Peptide Inhibitor of Complement C1 (PIC1) Inhibits Growth of Pathogenic Bacteria

  • Pamela S. Hair
  • Magdielis Gregory Rivera
  • Adrianne I. Enos
  • Susan E. Pearsall
  • Julia A. Sharp
  • Nazita Yousefieh
  • Frank A. Lattanzio
  • Neel K. Krishna
  • Kenji M. CunnionEmail author


Peptide Inhibitor of Complement C1 (PIC1) is a family of 15 amino acid peptides that inhibit complement activation via the classical and lectin pathways and inhibit myeloperoxidase. PIC1 peptides were originally derived from a region of limited homology with defensin human neutrophil peptide 1 (HNP-1). Despite having undergone extensive rearrangements of amino acid sequence subsequently, PIC1 peptides retain the defensin-like characteristics of being cysteine rich and amphiphilic. To date, defensin-like antimicrobial activity for PIC1 has not been explored. Here we report the antimicrobial activity of PIC1 for multiple pathogenic bacteria tested in minimum inhibitory concentration (MIC)-type assays. PIC1variant PA-dPEG24 was found to have antimicrobial activity against Pseudomonas aeruginosa, Staphylococcus aureus, Klebsiella pneumoniae, Neisseria meningitidis, Neisseria gonorrhoeae, Gardnerella vaginalis, and Prevotella bivia. Confocal microscopy demonstrated PIC1 localized to the surface of P. aeruginosa and S. aureus consistent with the defensins. Testing PIC1 variants with amino acid substitutions revealed differences in complement inhibition and antimicrobial effects suggesting these occur via independent mechanisms. PIC1 inhibited P. aeruginosa growth in normal human serum suggesting the antimicrobial effect was dominant versus the survival benefit resulting from complement inhibition. In summary, these experiments demonstrate that PIC1 peptides have broad antimicrobial activity against pathogenic bacteria similar to defensins.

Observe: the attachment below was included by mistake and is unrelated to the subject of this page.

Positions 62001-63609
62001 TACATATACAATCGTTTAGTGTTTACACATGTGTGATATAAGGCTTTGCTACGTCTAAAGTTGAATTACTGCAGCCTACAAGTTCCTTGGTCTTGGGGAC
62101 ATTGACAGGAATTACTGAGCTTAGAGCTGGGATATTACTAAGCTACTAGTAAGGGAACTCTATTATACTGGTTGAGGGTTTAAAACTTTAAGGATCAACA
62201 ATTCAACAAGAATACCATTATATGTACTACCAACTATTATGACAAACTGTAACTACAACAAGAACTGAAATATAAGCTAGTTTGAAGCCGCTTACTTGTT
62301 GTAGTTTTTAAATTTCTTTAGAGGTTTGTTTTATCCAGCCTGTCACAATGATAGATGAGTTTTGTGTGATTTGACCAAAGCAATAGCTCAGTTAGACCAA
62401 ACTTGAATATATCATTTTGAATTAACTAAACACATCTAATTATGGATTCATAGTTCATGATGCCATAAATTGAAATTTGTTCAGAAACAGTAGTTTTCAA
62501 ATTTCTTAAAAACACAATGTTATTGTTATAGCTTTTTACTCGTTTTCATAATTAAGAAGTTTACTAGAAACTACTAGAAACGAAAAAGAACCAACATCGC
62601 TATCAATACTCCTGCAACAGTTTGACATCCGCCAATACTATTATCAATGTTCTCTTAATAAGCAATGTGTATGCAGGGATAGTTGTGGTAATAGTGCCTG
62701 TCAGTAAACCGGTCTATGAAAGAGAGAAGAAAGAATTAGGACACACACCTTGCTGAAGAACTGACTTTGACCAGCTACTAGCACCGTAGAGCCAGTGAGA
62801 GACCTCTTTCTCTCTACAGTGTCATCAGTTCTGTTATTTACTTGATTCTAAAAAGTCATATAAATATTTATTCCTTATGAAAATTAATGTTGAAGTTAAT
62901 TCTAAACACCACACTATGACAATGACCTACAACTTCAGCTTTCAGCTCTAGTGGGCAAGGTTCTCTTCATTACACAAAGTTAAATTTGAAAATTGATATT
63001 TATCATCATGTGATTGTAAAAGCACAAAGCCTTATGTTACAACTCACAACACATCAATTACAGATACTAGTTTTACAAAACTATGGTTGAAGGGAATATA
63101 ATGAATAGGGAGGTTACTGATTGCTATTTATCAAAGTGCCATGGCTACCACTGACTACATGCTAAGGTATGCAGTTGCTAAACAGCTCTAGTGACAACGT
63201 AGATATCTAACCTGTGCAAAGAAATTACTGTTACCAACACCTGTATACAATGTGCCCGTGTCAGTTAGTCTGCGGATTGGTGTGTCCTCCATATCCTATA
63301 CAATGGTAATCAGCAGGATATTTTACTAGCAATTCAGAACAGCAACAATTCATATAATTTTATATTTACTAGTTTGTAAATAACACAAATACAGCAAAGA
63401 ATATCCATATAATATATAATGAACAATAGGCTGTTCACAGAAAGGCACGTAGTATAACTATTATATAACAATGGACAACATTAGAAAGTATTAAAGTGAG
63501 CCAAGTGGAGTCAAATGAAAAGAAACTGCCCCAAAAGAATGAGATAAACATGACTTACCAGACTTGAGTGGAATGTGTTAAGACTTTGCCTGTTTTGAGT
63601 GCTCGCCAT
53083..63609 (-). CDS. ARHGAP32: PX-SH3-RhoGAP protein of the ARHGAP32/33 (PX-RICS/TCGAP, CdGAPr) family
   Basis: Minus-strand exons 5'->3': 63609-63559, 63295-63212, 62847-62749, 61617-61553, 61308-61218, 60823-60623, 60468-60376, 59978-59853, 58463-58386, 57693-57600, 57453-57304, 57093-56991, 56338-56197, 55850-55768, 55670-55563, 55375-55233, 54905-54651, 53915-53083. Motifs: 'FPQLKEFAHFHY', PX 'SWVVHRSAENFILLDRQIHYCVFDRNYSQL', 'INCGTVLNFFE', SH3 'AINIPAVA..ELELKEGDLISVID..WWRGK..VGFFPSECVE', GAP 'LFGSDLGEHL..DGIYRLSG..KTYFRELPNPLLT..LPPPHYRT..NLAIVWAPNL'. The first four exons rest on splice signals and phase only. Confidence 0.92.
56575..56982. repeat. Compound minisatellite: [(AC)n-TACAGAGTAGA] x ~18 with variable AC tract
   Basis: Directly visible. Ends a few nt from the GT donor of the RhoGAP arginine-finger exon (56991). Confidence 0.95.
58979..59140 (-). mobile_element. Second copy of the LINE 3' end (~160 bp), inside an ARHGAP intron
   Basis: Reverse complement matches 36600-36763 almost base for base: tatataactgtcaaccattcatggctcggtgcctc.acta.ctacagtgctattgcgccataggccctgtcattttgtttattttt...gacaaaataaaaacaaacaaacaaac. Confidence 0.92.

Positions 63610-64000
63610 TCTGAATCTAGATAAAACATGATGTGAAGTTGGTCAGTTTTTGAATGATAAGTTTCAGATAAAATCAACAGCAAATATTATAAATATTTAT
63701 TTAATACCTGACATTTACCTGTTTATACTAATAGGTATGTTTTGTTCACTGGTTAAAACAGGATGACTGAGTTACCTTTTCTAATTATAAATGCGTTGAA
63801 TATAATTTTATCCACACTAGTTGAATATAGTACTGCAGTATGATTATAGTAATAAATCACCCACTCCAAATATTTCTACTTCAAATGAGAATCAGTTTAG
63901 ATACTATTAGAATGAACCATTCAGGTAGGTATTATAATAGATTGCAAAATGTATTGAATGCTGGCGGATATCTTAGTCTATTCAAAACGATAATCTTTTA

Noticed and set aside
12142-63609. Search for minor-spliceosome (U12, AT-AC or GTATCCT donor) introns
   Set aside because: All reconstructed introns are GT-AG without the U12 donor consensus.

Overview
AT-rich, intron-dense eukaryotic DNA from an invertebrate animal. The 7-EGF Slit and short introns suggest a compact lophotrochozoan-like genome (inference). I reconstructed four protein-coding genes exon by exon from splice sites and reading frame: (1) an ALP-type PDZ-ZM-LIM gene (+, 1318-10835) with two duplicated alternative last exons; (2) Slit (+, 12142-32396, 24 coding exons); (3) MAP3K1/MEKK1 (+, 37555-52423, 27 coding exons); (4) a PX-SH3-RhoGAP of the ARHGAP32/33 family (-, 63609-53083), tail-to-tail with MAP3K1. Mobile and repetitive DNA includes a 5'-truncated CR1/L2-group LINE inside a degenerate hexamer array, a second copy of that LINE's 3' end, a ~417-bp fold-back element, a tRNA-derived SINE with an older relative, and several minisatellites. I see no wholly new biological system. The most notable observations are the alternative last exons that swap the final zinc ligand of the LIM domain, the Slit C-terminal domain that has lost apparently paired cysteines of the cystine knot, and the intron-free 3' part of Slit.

Defensin Antibiotic Complement Staphylococcus Pseudomonas Neisseria 



This work was supported in part by grants from Eastern Virginia Medical School and the Children’s Health Foundation (The Children’s Hospital of The King’s Daughters). Advice for certain bacterial growth conditions was kindly provided by the Clinical Microbiology Laboratory staff of The Children’s Hospital of The King’s Daughters and Dr. Dayle Daines at Old Dominion University.

Compliance with Ethical Standards

Conflict of interest

The authors declare no conflicts of interest.


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Copyright information

© Springer Science+Business Media, LLC, part of Springer Nature 2017

Authors and Affiliations

  • Pamela S. Hair
    • 1
  • Magdielis Gregory Rivera
    • 2
  • Adrianne I. Enos
    • 1
  • Susan E. Pearsall
    • 1
  • Julia A. Sharp
    • 2
  • Nazita Yousefieh
    • 3
  • Frank A. Lattanzio
    • 4
  • Neel K. Krishna
    • 1
    • 2
  • Kenji M. Cunnion
    • 1
    • 2
    • 5
    • 6
    Email author
  1. 1.Department of PediatricsEastern Virginia Medical SchoolNorfolkUSA
  2. 2.Department of Microbiology and Molecular Cell BiologyEastern Virginia Medical SchoolNorfolkUSA
  3. 3.CONRAD, Department of Obstetrics and GynecologyEastern Virginia Medical SchoolNorfolkUSA
  4. 4.Department of Physiological SciencesEastern Virginia Medical SchoolNorfolkUSA
  5. 5.Children’s Specialty GroupNorfolkUSA
  6. 6.Children’s Hospital of The King’s DaughtersNorfolkUSA

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